So now Mr West is on a virtual crusade to find the Trans before Thanksgiving so he can attend their family dinner. He's read all the emails, learnt about their likes and dislikes, know what each memeber is bringing to dinner and is even taking something himself - the canned corn! The only problem is, he's not officially invited. So he's set up this Youtube video to Track Down the Trans:
And he's keeping the public updated at new (or new emails in this case) comes to hand - you can check out the second vid here. He's also stated that if he doesn't hear from them tomorrow he's going to email them, and may well jump on a plane to Florida anyway and see if he can track them down for dinner - canned corn in hand of course.
The comments on youtube aren't overly kind. Many are suggesting he should have emailed the family immediately and set them straight on his identity, most are labeling him as some kind of creepy stalker, which West himself acknowledges is a resonable assumption. I must admit, I tended to agree at first. But then I started thinking about it. Here's this guy who suddenly starts getting random emails from people who he doesn't know from a bar of soap and he manages to ignore them for two years. I know there's no way I would have held out for that long. I know I would have also read at least a couple before deciding whether to set the record straight too. And in all honesty, (and here's the biggie), is this worse than facebook stalking which many of us won't admit to but I'm pretty sure all of us do?
The emails came to his inbox addressed to him by name, which gives him much more right to read them than we have to scroll through messages sent from a friend to their sister or brother, or trawling through strangers photos. Sure, he probably should have just shot an email back letting them know they had the wrong person, and he probably took it a bit too far, but at least he has the guts to admit it - to the whole world even.
Putting the issue of stalking aside, the thing I love most about this is that West has taken a situation that could well have been done and dusted with a simple return email and turned it into an epic adventure. From a case of mistaken identity he's created an opportunity to travel to the other side of the world and make a whole bunch of new friends.
I think it's kinda cool. What about you? Creepy stalker or crazy Adventurer?
Friday, November 19, 2010
I wasn't too far wrong. The damage had been done at work - a shoe sales job I'd had for a total of two weeks - but my claim for compensation was rejected on the grounds that the task I was doing - walking from the selling floor to the stock room - wasn't closely enough related to work. I was up for close to $8000 in medical bills and was now jobless.
After seeing a specialist I was immeidately booked in for surgery - I'd not only torn the ACL but severely damaged the cartilage around it. The whole area was already weak from a previous tear to the same ligament twelve years prior, meaning that would also have to be cleaned up and my recovery would likely be slower than average.
Twelve months later and my knee, while stronger than it's been in years, still aches on cold nights, or twinges if I move it at a funny angle. When it does, I remember how much heartache I've been through because of it, and the stress and frustration at having such a small thing cause so much havoc to my life financially, socially, physically, and emotionally. But I've also been thinking lately that maybe, even with all the tears it caused, this whole thing wasn't such a catastrophe after all.
I spent the morning setting up for a gala dinner for 1000 people. A lot of it was hard, hot work - moving tables, setting out chairs, folding napkins, and carting crates of cuttlery, crockery and glasses to and fro. But in the midst of all this, in fact while lugging 10kg of silverware from one end of the room to the other, I realised I was living my dream.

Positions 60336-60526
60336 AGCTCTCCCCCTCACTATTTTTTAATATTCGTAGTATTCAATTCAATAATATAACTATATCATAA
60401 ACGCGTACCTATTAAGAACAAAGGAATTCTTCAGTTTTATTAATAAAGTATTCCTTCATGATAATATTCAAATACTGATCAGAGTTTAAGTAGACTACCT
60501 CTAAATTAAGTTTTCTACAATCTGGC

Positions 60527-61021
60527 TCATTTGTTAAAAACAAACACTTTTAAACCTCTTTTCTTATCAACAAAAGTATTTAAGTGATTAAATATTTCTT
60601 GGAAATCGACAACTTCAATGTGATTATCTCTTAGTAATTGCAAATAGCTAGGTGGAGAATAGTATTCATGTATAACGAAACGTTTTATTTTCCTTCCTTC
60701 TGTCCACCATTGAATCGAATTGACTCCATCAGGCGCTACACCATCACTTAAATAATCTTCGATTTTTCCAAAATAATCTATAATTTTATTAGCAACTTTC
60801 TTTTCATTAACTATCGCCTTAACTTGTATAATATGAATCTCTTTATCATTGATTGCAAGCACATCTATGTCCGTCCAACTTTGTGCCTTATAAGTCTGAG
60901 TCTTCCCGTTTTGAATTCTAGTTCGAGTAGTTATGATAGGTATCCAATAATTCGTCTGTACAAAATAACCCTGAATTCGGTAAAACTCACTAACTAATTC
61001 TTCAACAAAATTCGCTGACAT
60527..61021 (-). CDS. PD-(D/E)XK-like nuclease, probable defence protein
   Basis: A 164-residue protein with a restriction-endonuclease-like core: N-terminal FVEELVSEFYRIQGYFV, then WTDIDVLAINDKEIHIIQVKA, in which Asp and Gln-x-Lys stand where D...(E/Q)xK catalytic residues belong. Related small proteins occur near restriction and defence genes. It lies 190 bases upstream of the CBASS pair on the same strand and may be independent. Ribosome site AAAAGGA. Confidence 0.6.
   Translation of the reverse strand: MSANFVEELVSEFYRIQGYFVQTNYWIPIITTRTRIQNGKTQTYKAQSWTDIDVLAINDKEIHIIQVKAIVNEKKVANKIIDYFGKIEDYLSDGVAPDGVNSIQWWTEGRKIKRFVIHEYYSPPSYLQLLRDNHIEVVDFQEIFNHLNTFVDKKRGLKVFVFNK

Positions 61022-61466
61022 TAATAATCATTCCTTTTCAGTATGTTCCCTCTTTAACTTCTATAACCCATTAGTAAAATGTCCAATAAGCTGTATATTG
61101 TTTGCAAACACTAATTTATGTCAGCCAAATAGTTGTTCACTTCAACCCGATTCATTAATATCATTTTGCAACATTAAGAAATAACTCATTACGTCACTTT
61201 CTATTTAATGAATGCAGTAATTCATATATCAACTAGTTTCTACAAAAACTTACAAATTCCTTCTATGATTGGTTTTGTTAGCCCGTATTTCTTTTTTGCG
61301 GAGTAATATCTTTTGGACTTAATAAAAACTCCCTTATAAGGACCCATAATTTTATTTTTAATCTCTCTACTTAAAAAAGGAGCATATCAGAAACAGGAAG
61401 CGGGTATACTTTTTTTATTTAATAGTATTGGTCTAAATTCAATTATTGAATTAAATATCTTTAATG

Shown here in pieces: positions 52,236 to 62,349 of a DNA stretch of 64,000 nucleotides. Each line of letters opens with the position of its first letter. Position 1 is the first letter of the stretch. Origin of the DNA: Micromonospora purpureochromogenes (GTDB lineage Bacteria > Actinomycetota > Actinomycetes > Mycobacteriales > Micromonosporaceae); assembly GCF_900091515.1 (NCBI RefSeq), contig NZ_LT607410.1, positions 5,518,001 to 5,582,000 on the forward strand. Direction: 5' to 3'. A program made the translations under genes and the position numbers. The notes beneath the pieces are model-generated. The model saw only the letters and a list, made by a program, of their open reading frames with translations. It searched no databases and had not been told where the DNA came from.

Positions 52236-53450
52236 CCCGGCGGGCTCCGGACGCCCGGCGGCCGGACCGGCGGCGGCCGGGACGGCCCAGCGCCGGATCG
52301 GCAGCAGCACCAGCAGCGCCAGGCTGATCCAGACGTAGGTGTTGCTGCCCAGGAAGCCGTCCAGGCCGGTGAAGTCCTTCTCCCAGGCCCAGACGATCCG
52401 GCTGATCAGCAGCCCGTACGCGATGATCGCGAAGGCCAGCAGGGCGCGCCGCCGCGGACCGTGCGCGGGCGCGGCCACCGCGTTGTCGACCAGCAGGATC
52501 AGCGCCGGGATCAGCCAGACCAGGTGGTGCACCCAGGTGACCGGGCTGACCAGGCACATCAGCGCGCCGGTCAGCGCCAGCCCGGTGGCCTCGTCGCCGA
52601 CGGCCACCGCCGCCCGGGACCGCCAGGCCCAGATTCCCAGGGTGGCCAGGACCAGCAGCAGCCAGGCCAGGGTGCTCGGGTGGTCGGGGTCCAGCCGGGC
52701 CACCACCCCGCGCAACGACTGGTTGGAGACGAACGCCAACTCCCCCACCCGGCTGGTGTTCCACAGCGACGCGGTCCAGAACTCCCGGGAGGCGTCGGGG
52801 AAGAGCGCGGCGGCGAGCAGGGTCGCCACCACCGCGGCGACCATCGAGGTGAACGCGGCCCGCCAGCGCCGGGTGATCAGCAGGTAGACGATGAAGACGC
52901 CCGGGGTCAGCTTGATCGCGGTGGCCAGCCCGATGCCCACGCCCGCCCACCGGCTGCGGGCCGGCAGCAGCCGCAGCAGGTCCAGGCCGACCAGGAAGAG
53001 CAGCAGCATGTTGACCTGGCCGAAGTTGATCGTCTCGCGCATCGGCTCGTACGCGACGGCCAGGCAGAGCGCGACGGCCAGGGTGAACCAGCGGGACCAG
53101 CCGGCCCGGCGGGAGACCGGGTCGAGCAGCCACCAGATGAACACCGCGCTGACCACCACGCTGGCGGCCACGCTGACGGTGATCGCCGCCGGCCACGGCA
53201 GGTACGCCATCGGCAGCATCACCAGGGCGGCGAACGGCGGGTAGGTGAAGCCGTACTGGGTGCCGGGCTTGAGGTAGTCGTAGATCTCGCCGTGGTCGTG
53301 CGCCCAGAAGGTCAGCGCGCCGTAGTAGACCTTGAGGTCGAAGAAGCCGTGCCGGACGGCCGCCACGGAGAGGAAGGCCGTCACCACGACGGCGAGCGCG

Ok, so not my complete dream. I'd much prefer to not be covered in sweat and dust, and maybe also to be in charge of the event rather than just part of the staff of extras, but the essence of the dream is there. I was part of the process. My hand was involved in creating this thing, this event that, for those attending tomorrow night, will hopefully be something more than just a dinner.
There's this overwhelming craziness that comes from seeing a decrepit cattle pavillion transformed from an empty hall into a 5-star ballroom, and knowing that you were responsible (even in a small way) for that. As odd as it sounds, it's almost like the birth of a temporary artwork, the creation of something for others to share. And pulling something off successfully gives me this incredible rush of ecstasy that I can ride for days!
Sure, there's bits that aren't so fun - the mountains of paperwork, insurances and licenses for a start - but every job has its downfalls, and the good stuff far outweighs the bad stuff.
The good stuff: playing with themes and ideas, creating the most outrageous things you can come up with, transporting people from the normal to the amazing, hearing someone talk about something you helped create months (or even years) later, improvising, imagining and innovating.
This time last year I'd been two weeks in a job I already hated. I was a recent uni graduate with no savings, no decent job prospects and far too much debt. I felt defeated, frustrated and lost. Now? I still have no savings, another year of study to get through and far too much debt. And I've still got a dodgy knee and a lot of things that frustate me. But I've also got a direction, and I'm pretty sure that I wouldn't be going in the same one had I not torn my ACL, and been forced to up-end my whole life and reconsider where I was heading. I don't want to give my knee too much credit, but maybe someday I can say this little drama is responsible for helping me become the Aussie version of Colin Cowie, creator of stuff like this:
|A Wedding in Cabo San Lucas|
Wednesday, October 27, 2010
Wednesday, October 20, 2010
Driving back from a whirlwind trip home to drop my father off tonight, I plugged in my ipod and scrolled through, searching for someting I hadn't listened to in a while. Lo and behold, I stumbled across the Dawson's Creek soundtrack (I know, that show...but the music was good). It was a toss-up between that and the hilarity of bopping along to a Kylie/Madonna mix, which I just didn't think was safe given the rain and fog.